DARVO means deny, attack, and reverse victim and offender. It was done to me by Richard and Tracy in their e-mail here. It was done to me by my abusive ex Phil. It has been done countless times throughout the ages to victims by abusers and sexual criminals. This frightening power play keeps countless victims from seeking help, as well, because they are terrified of what will happen to them.
One of the excuses used to not believe and to attack Kavanaugh’s accusers is that they didn’t say anything before. That there should have been a police report if it really happened. But girls and women who are victims of sexual assault or harassment are often too terrified to tell anyone.
If you want to know why they’re so scared, just look at accusations made against Ford:
“She shouldn’t have been at a drinking party.”
“She was going around in a bathing suit.” (1, it was one-piece, 2, a bathing suit or bikini does not mean “rape me,” and 3, it was covered by her clothes.)
“Why was she in that room?” (She just wanted to go to the bathroom, but got pulled into a bedroom.)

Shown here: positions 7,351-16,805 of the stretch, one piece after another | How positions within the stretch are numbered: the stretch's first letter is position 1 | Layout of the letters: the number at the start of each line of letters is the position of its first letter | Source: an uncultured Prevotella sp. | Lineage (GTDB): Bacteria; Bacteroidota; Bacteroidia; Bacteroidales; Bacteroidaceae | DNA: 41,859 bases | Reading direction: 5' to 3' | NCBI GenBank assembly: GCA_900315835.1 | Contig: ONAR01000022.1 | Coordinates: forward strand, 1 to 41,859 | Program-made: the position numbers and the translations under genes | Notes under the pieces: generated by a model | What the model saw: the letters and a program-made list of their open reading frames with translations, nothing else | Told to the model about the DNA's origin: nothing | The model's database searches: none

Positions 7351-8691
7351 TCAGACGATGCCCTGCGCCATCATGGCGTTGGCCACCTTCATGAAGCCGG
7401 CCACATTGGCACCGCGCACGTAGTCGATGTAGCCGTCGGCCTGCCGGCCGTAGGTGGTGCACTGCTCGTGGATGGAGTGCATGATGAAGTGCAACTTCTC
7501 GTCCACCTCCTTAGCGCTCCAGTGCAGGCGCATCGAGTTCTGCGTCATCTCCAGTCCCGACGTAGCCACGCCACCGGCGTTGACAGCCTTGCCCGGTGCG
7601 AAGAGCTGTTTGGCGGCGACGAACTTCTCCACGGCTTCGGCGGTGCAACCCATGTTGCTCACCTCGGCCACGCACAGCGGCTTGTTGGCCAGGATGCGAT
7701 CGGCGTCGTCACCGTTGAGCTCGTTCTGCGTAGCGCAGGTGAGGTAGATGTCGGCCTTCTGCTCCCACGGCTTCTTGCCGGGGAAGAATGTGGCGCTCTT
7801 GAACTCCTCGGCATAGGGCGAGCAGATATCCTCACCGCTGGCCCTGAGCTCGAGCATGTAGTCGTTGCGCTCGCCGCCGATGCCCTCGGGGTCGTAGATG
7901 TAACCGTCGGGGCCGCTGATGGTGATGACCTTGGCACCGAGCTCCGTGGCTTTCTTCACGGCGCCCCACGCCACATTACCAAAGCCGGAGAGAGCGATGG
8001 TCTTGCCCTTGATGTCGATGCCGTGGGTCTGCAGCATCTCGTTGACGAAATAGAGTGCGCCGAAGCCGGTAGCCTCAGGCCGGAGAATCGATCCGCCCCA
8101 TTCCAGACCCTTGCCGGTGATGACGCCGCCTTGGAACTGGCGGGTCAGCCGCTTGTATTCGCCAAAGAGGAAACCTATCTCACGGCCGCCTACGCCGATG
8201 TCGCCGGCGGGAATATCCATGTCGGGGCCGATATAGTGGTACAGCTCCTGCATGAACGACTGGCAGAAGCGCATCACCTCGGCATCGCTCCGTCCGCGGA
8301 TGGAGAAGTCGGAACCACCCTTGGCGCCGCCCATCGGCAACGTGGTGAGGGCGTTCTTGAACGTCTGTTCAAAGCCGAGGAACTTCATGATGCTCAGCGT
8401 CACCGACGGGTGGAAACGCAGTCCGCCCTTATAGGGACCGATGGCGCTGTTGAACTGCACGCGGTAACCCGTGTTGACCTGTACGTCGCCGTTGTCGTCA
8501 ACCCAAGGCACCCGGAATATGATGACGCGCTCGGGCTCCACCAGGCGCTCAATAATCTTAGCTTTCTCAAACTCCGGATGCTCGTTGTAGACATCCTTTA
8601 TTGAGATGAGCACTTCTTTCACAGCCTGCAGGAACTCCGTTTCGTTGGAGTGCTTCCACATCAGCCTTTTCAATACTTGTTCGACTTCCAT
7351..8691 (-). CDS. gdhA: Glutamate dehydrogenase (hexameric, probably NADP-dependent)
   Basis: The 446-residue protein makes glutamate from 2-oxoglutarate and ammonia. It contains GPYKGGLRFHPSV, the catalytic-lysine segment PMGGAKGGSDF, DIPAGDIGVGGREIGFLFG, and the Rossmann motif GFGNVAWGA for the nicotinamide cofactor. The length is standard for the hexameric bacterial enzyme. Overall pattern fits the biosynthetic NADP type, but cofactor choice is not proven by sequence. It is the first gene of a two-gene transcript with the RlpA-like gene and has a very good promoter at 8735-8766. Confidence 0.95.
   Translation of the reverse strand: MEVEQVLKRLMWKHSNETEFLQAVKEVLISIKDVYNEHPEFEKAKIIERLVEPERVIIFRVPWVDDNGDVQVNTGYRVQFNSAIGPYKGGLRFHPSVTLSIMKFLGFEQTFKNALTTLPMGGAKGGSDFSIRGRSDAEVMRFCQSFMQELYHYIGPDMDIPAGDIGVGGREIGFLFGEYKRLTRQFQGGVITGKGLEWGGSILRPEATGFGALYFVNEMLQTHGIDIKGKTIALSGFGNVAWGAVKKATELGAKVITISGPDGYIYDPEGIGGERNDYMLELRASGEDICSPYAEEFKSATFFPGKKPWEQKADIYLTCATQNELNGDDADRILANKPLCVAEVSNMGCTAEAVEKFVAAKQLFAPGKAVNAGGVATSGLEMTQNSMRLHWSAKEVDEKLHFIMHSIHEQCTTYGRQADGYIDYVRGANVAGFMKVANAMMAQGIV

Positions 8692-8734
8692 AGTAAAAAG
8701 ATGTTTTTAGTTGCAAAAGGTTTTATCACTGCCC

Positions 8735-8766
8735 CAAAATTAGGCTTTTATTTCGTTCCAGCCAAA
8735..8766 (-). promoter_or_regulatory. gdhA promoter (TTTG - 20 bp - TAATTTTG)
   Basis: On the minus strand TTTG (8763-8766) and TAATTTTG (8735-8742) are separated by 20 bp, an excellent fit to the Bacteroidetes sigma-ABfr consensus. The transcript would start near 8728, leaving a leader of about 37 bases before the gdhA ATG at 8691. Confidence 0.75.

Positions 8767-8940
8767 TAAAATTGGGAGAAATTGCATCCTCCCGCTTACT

“Look how long she took to tell! She’s just doing this for political reasons.”
She’s being blamed. She’s being accused of lying.
Just like happens countless times when victims do speak up. So often, we just stay quiet.
I never told my parents anything that happened to me in school, either. My mom didn’t know that I stopped wearing dresses to school because a couple of boys lifted up my skirt and laughed one day. My parents didn’t know that my high school ulcer and TMJ came from boys sexually harassing me in class and in the cafeteria. They thought that going to classes about stress relief would help.
They didn’t know that–similar to what happened to another accuser, Ramirez–one of the boys pulled out his penis and put it next to me on the table as I ate my lunch, that I think I felt it brush my hand, though I refused to look at it, that the other boys laughed.
They didn’t know how one time, in the line to leave the cafeteria, the boys were harassing me so badly that I crumpled up against the wall to try to protect myself. I don’t even remember what they did or said.
I also didn’t tell teachers about this. I was too shy, too terrified of strangers in general, even though my friends were witnesses and told me to tell.
(That’s why friends should do the telling and not leave it to the traumatized victims.)
My parents didn’t know that my ex Phil tried to force me into anal sex, making me feel raped at least once, or that he forced me into oral sex when he hadn’t even bathed. And no, I never reported it.
No, I don’t remember every detail. I don’t remember who the boys were in high school, or what all they did or said. But I remember it happened.